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From the Pop!Tech 2004 conference over at IT Conversations,

in the Q&A with Joel Garreau and Malcom Gladwell, Frans de Waal has this riff on the value of questionaires in social science (around minute 45 from this mp3):
We should never trust questionaires at all ... There’s another experiment ... Let me tell you of another experiment, this is on sexual preferences of males and females on college campuses. If you ask young men how many sex partners do you have, let’s say, whatever, they say ten. If you ask women, how many do you have, or whatever it is, they say five, it's always half of what the men have, which is very puzzling, because [laughter] ... there must be something going on. And then recently an experiment was done by a group of psychologists where they hooked them up to fake lie detector tests, not a real lie detector machine, but a fake one, with all sorts of tubes and graphs and all of this, and all the sudden the women had as many partners as the men.

And so I usually use it as an example I don’t trust questionaires at all ... you need to pay attention to behavior, behavior is the only thing that tells us what the real preferences are.
AleksJ meinte am 25. Apr, 01:20:
The Source
From New Scientist:


Women who thought their responses might be read said they had had an average of 2.6 sexual partners, compared with 3.4 partners for those who thought their answers were anonymous. But those who thought they would be caught out by the polygraph reported an average of 4.4 partners.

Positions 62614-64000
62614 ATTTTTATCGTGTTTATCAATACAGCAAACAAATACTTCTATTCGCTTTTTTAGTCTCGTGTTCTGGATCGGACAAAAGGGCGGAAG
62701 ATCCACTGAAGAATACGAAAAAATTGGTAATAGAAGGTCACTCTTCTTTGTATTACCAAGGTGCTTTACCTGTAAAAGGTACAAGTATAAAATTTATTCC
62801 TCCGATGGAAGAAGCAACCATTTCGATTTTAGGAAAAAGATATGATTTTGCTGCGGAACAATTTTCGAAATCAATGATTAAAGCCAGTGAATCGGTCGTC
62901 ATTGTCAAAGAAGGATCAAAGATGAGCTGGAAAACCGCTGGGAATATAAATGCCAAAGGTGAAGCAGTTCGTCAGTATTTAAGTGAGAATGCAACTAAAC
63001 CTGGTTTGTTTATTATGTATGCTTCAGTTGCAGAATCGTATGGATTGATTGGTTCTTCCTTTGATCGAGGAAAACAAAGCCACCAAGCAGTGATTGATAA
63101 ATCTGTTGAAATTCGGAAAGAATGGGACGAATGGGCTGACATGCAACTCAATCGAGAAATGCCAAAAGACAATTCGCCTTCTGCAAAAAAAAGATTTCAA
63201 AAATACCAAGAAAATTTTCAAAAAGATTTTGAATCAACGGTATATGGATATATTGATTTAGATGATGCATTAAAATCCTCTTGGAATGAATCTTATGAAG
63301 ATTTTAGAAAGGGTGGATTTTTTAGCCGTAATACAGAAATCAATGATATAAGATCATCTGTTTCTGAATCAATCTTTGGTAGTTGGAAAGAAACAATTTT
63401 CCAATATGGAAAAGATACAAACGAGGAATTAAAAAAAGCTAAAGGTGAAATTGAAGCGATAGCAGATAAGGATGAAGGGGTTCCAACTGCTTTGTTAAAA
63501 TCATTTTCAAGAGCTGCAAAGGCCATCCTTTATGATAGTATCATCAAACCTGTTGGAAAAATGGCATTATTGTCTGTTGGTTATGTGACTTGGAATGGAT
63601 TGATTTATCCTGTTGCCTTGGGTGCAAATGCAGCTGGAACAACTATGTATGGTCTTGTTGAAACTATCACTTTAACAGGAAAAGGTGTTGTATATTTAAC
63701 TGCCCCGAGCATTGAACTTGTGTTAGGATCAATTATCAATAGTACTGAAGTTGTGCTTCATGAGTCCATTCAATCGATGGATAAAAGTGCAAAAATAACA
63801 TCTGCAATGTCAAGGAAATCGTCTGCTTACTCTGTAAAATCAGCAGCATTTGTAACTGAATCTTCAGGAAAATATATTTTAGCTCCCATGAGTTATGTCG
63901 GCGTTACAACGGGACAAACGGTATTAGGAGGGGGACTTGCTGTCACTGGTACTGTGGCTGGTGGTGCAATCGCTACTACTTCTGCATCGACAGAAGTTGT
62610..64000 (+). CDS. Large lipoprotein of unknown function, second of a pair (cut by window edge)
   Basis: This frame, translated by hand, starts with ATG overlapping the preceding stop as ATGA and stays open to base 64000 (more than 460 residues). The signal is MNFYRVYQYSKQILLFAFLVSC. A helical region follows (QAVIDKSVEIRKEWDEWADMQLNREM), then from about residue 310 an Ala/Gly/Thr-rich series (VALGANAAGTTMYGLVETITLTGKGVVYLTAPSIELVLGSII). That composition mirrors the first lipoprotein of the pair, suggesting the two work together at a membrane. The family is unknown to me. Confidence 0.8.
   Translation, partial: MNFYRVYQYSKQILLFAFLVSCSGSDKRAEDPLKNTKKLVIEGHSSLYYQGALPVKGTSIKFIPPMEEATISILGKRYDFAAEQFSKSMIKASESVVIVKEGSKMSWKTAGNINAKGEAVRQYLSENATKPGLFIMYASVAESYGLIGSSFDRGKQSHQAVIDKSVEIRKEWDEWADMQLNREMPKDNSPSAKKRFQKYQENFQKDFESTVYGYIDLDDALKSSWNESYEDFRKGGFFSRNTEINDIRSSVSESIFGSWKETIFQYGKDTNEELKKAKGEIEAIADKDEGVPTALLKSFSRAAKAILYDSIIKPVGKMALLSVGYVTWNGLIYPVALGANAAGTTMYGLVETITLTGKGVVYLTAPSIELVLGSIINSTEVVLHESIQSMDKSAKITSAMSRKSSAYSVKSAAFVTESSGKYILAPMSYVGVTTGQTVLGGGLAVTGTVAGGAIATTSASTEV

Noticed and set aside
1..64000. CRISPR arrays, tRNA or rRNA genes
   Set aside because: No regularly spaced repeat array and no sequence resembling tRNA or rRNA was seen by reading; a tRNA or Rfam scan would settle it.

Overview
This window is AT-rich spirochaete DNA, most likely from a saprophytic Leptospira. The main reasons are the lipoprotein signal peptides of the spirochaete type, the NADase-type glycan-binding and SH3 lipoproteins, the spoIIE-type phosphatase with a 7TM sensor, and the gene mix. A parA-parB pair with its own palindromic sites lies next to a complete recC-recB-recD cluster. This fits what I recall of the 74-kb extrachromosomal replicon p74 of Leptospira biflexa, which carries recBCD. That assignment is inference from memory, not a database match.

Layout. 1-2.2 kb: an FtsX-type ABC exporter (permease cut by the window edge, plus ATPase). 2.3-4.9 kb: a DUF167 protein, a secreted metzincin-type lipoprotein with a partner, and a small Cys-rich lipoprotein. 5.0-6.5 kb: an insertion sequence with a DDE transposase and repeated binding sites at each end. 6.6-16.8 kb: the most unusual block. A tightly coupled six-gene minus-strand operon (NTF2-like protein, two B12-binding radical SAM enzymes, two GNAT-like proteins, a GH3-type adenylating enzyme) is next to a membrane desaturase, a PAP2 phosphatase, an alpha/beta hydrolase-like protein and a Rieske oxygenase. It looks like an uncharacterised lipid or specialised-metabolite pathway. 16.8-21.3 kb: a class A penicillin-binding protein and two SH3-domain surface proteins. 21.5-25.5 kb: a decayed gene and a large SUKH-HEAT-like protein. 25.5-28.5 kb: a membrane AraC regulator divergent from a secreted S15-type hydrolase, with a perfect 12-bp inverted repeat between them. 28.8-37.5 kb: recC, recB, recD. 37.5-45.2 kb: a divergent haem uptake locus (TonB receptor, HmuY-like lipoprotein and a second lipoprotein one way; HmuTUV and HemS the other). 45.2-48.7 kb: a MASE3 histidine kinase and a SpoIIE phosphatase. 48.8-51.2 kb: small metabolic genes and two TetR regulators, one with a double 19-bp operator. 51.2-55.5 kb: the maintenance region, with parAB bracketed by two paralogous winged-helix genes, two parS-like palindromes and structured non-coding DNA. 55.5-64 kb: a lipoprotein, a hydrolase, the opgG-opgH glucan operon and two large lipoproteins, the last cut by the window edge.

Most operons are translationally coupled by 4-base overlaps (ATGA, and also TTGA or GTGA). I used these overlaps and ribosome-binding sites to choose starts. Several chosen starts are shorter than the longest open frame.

In contrast, men's answers did not vary significantly. Those attached to the lie-detector reported an average of 4.0 partners compared with 3.7 for men who thought their answers would be read.



Fisher and Alexander (Journal of Sex Research, vol 40, p 27) surveyed over 200 unmarried, heterosexual college students aged 18 to 25. The disparity between women and men is due to young males' relative lack of appeal. 
Taggert J. Brooks (guest) meinte am 3. May, 16:18:
Argh
This is getting to be very frustrating. The fact is that economists use surveys/questionnaires all the time. The problem is we hardly know it since we don't collect the data ourselves. The CPI is a survey, expenditures are determined by a survey, and prices are collected by a survey. All subject to the same social desireablity bias noted in the post. IRS data, BEA, census? All surveys. Surveys are not on their face good or bad. Yes they are prone to bias as the previous comment notes, but how would you have us gather that data otherwise? Follow someone around with a camera 24/7 making note of who they sleep with?

The important thing is to try to mitigate any bias, and understand when the respondent is not likely to know thier motivations. Simply deriding the method is not so useful.